Do you have very strong opinions about the planetary status of Pluto? Do you hush everyone in your car and turn up the radio when Neil Degrasse Tyson comes on the air? We get it: you’re into astronomy in a big way. Even if you already have your own telescope and a year-round pass to the local observatory, you might be surprised to learn of the wealth of astronomy apps available in the App Store.
Here are some of the best astronomy apps for iPhone and iPad owners.
Star Walk – 5 Stars Astronomy Guide
Star Walk is an app so cool, it’s a great argument for what makes the iPhone such a great gadget. You might even recognize it from some of the Apple television ads. Here’s what it does: point your iPhone’s camera at the night sky, and Star Walk will tell you what constellations or astronomical bodies you’re looking at, and it will also helpfully highlight them on your screen. This app has more tricks up its sleeve, such as a handy night viewing mode, so be sure to give it a thorough test drive when you download it. Read our full review of Star Walk for iPad.
Redshift – Astronomy
While Star Walk makes an excellent companion for when you’re out in a place with a starry view, Redshift – Astronomy is great to play around with when you’re stuck indoors somewhere. Redshift can be best described as a “mobile planetarium.” The app features fully 3D rendered views of every nook and cranny of the galaxy, with crisp retina-display graphics. Redshift also pulls data from Wikipedia, rounding out the educational experience.
APODViewer – view NASA’s Astronomy Picture of the Day
Every day NASA posts its “Astronomy Picture of the Day,” or APOD for short. More than just a picture, these posts often include animations and movies, and always contain a description written by a professional astronomer. APODViewer for iPhone is just about the best way to get your daily dose of APOD. Star geeks will be thrilled to learn that this app can save APOD pictures to the iPhone photo album, save posts for offline viewing, and serve up random entries on demand.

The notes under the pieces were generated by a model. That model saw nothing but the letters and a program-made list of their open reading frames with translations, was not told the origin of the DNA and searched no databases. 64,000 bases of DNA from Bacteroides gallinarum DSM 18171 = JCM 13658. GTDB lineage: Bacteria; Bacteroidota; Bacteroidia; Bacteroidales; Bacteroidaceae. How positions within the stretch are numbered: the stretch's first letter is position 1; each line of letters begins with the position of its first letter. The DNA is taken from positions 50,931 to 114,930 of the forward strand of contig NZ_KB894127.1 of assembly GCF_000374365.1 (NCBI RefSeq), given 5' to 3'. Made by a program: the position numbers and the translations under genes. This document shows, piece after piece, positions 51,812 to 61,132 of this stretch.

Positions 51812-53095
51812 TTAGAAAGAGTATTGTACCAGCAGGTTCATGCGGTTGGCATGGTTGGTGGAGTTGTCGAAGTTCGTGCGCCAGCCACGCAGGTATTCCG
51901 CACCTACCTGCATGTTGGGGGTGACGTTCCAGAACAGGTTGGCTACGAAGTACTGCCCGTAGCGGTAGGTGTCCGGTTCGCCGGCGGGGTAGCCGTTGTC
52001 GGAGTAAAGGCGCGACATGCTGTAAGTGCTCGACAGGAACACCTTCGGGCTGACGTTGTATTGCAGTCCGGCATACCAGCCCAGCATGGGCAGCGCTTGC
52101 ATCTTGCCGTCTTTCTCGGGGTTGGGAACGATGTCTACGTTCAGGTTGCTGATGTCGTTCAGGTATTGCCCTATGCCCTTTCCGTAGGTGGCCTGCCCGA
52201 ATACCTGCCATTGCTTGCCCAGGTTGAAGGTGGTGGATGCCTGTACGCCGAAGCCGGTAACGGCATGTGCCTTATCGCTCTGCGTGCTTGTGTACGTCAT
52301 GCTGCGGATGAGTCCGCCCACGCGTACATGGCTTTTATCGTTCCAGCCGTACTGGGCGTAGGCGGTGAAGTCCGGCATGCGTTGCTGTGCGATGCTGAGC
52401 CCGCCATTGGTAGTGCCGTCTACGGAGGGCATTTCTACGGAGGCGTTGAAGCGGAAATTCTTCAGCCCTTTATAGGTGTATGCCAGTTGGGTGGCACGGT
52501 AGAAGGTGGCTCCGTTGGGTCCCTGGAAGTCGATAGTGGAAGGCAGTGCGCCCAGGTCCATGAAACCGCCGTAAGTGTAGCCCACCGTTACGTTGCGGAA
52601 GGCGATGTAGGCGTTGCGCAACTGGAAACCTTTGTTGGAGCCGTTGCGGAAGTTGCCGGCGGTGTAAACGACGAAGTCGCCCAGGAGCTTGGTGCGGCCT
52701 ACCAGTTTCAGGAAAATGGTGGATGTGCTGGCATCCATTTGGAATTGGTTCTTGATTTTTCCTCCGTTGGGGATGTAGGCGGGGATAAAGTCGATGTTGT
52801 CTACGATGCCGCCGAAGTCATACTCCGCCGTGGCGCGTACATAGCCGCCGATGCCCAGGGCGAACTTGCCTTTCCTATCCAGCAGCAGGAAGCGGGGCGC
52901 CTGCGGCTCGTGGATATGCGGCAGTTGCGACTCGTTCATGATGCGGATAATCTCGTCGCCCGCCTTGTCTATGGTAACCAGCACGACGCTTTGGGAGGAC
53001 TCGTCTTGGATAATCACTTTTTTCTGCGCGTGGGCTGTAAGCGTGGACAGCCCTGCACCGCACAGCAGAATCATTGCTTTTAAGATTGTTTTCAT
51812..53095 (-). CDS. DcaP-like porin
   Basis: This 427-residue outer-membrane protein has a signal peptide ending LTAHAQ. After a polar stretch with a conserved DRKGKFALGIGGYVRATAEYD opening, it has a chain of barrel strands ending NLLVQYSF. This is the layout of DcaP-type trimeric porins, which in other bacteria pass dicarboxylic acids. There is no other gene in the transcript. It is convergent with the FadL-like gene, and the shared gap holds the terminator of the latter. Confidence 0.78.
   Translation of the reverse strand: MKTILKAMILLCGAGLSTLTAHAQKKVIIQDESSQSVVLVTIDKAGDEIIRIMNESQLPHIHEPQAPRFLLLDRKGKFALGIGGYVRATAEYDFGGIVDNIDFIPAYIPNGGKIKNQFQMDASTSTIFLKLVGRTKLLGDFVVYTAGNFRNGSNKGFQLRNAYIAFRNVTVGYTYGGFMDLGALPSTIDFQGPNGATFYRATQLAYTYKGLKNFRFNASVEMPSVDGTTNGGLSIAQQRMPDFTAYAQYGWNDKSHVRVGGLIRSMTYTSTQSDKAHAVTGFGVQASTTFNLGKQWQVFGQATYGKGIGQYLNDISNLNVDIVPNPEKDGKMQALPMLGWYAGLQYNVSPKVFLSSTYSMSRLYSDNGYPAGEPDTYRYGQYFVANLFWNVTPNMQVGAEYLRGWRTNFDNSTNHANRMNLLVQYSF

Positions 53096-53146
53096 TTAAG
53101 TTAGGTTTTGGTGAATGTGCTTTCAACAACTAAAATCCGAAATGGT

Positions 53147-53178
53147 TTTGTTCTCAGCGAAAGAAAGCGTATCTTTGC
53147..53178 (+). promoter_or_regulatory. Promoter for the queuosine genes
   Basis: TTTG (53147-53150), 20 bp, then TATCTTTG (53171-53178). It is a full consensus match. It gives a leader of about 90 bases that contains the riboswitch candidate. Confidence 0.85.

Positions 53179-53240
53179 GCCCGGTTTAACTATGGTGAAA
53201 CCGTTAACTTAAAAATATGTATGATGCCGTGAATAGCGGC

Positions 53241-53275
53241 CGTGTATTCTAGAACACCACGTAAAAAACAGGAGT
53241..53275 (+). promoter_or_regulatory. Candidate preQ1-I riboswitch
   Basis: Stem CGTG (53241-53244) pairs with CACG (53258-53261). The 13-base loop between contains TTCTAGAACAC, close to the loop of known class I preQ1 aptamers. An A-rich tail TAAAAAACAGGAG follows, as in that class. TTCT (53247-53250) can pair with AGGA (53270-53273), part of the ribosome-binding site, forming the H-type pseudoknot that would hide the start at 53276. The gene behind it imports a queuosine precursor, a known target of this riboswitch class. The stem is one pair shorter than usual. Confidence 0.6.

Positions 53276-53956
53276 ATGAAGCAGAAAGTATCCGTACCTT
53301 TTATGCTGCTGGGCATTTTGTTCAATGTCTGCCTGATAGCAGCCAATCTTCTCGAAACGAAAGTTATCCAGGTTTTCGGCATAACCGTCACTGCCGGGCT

Distant Suns: The new way to look at the sky
Although aimed at casual astronomers, Distant Suns has an extensive pedigree in astronomy. Point your camera at an object and Distant Suns 2 will tell you what you’re looking at. The app includes more than 130,000 stars making up 88 constellations, the Messier catalog of galaxies, nebula and star clusters and dozens of photos from the Hubble Space Telescope. Distant Suns is also one of the few astronomy apps to offer a lite version so you can try before you buy. Read our review of Distant Suns 2 for iPhone.
MoonPhase – moon info
MoonPhase is the only source you’ll ever need for everything moon related. Whether you want to know moon rise/set times, the time of the next eclipse, the names of full moons and zodiac positions, and, obviously, the phase of the moon, MoonPhase has you covered. The app is pretty well designed and thorough, so if you’re a “lunartic,” be sure to check it out.
How obsessed with NASA are you? If you just shouted “Very,” then first of all you should know that this website cannot hear you. Second, you’ll be thrilled to learn that NASA has a free way for fans and well-wishers to stay up to date on all their missions. NASA App contains thorough mission info, but also a live stream of the NASA TV channel, launch countdown clocks, the NASA Twitter feed, and even opportunities to see NASA craft reentry, wherever you live.
Pocket Universe is thankfully uncomplicated and friendly enough for novice star gazers. The “show me” feature supplies you with directional arrows to help you find constellations based on the time and your current location. The app gives users access to astronomy news and information from various web sites and also features a constellation quiz to test your knowledge of the night sky. Read the complete review of Pocket Universe.
The aptly named Hubble is an iPhone App that features every Hubble Telescope News Release, and all supporting materials, up through 2009. It’s a great way to catch up with all the important discoveries and amazing photographs associated with Hubble. Some of the fun topics covered include dark matter, supernovas, and the possibility of life on other planets. If you’d like to skip the press releases and head right to the jaw dropping images and videos, Hubble can do that, too.
With planets displayed in beautiful 3D, Planetarium lets users fly across the solar system or pause to watch the rotational orbit of the planets. Apps like Planetarium that are purely visual can be difficult to explain, but basically, it’s an interactive solar system where you can create various views of the planets then fast forward or rewind to see the planets in motion. Read the complete review of Planetarium.
Did we forget your favorite astronomy app? Are you nostalgic for the good old days when Pluto was a planet? Let us know in the comments.